Pakistan India Peoples Forum for Peace and Democracy (PIPFPD) - Through a decade of stormy waters
by B .M. Kutty & Karamat Ali, Founding Members

[19 November 2003]

Strained, or should we say confrontationist, relations between the governments of Pakistan and India can be traced to day one Ó 14-15 August 1947. But then, the yearning for friendly relations and interaction among the people of the two countries is also as old as that.

As in many ways, the governments attempted to discourage and even undermine the chances of improvement of relations, the people of India and Pakistan, at various levels, were also trying to do the opposite. A number of peopleăs delegations of different denominations Ó cultural, political, lawyers, writers, trade unionists, women right activists, students, scientists, artists, academics, sportspersons and so on, at unofficial level tried to keep that urge for Indo-Pakistan friendship alive, in the face of unfriendly official policy on both sides of the Divide.

It was in this backdrop that a group of concerned citizens from India and Pakistan, from different walks of life, engaged in a process to initiate a people-to-people dialogue on critical issues of Peace and Democracy. As a follow-up to this, a group of 25 persons from the two countries met in Lahore on September 2, 1994 and after consultations came to the conclusion that the crisis in their relations was being deliberately maintained by the ruling elites in utter disregard of the common interest and aspirations of the people of the two countries.

It was agreed:

1. That war and attempts to create war hysteria should be outlawed;

2. That a process of de-nuclearisation and reversal of the arms race should be started;

3. That Kashmir not merely being a territorial dispute between India and Pakistan, a peaceful democratic solution of it involving the peoples of Jammu and Kashmir is the only way out;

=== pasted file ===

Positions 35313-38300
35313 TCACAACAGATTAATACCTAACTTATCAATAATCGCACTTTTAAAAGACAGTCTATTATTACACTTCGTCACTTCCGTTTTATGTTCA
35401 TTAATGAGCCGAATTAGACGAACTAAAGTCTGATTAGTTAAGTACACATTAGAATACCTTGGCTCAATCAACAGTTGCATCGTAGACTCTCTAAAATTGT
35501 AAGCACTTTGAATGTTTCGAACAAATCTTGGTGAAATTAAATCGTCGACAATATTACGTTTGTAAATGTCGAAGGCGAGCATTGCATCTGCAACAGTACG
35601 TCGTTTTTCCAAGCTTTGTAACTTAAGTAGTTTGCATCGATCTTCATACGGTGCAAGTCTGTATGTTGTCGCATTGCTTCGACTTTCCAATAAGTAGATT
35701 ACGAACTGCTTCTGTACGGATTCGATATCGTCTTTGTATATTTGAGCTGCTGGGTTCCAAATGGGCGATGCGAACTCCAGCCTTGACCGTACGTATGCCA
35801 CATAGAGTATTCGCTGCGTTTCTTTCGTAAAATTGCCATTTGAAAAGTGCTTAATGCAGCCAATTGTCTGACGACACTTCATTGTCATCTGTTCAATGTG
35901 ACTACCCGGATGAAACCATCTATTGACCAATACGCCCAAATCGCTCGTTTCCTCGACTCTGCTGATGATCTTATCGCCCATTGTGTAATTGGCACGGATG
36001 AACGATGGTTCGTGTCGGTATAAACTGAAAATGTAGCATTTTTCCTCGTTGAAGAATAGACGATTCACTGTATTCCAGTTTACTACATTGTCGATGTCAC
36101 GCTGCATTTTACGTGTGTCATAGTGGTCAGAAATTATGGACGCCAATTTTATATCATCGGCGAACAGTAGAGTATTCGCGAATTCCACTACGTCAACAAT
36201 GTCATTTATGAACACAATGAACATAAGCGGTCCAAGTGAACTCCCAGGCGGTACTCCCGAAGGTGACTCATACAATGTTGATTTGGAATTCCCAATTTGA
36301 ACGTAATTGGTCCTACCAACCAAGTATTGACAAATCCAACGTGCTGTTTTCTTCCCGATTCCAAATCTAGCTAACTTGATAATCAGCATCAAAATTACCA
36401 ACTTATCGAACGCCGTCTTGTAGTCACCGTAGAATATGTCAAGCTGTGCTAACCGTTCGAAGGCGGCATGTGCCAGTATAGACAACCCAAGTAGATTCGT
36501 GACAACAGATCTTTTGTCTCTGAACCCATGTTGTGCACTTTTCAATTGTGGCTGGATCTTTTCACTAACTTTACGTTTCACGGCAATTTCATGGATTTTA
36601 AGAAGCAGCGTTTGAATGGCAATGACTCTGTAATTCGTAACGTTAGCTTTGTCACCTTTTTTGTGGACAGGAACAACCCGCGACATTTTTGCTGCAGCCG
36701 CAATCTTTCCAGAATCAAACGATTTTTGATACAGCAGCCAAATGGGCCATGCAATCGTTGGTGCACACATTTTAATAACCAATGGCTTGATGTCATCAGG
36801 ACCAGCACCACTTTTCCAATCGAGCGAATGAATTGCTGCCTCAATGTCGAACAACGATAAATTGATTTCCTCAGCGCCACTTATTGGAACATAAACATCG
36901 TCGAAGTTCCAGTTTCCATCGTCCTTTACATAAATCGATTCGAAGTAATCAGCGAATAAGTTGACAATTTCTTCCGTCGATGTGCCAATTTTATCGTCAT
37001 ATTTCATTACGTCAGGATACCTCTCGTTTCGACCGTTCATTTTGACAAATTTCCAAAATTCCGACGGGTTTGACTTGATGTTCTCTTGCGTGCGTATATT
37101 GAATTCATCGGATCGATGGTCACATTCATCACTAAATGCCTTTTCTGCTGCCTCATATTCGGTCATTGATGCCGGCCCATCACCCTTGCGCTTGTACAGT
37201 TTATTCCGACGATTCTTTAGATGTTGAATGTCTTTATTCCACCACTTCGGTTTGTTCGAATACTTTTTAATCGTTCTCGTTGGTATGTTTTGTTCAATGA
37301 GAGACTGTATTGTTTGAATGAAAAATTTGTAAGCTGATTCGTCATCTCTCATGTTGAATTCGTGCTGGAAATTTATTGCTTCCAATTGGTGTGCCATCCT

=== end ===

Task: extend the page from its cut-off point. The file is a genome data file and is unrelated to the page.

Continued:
4. That religious intolerance must be curbed as these tendencies create social strife, undermine democracy and increase the persecution and oppression of disadvantaged sections of society;

5. And finally that the group constitutes a convening committee for setting up a Peoplesă Forum for Peace and Democracy.

It was decided to hold a larger representative convention, to which should be invited from India and Pakistan representatives of the human rights movement, workers organizations, peasant movement, womenăs movement, environment movement and other mass organizations, cultural workers, professionals and academics. Efforts should be made to involve persons well known for their commitment to peace, equity and social justice, communal amity, democracy and peopleăs solidarity in the sub-continent.

The above statement was endorsed by the following participants:


Nirmal Mukerjee, Rajni Kothai, K.G. Kannabiran, Prof. Dinesh Mohan, Gautam Navlakha, Kamal Mitra Chenoy, Teesta Setalvad, Tapan. K. Bose, Amrita Chhachhi.


I.A. Rehman, Karamat Ali, Dr. Mubarak Ali, Prof. Dr. Haroon Ahmad, Nighat Saeed Khan, Hussain Naqi, B.M. Kutty, Anees Haroon, Iftikhar-ul- Haq, Madeeha Gohar, Prof. Rashid Ahmad, Dr. Mubashir Hasan, Shahid Kardar, Khaled Ahmad, Prof. Mehdi Hasan.

Since then, not only has the PIPFPD held five joint conventions Ó first in Delhi-February 1995, second in Lahore - November 1995, third in Calcutta - December 1996, fourth in Peshawar - November 1998, and fifth in Bangalore - April 2000. Each Convention in one country registered a rise in the number of delegates coming from the other country, so much so that the fifth one in Bangalore was attended by 250 delegates from Pakistan, representing all the provinces, various occupations and cultural formations from across the country. Not only was the original founding Lahore Declaration (September 1994) re-iterated and endorsed at all these joint conventions but new ways to see them implemented in the face of new and difficult situations were recommended.

As we participate today in the 6th Convention being held in Karachi three years late on account of the extremely tense state of Pak-India relations during these years, faint rays of hope of a better tomorrow have appeared on the Indo-Pakistan scene, with the exchange of ideas on Confidence Building Measures, between the two governments. Let us hope that these faint rays of hope will be converted into a bright future of friendly relationship of cooperation and collaboration at all levels, as an outcome of this joint convention.

It is also to be noted here that in the 10 years since the PIPFPD came into being as an inclusive Pakistan ÓIndia Peopleăs initiative - inclusive in the sense that each and every Indian or Pakistani who subscribes to the founding objectives of the Forum, irrespective of his or her past occupations or ideological links, could become a member of the Forum and play his/her due role to promote those objectives, there have been a number of other initiatives at expanding people-to-people interaction at various levels.

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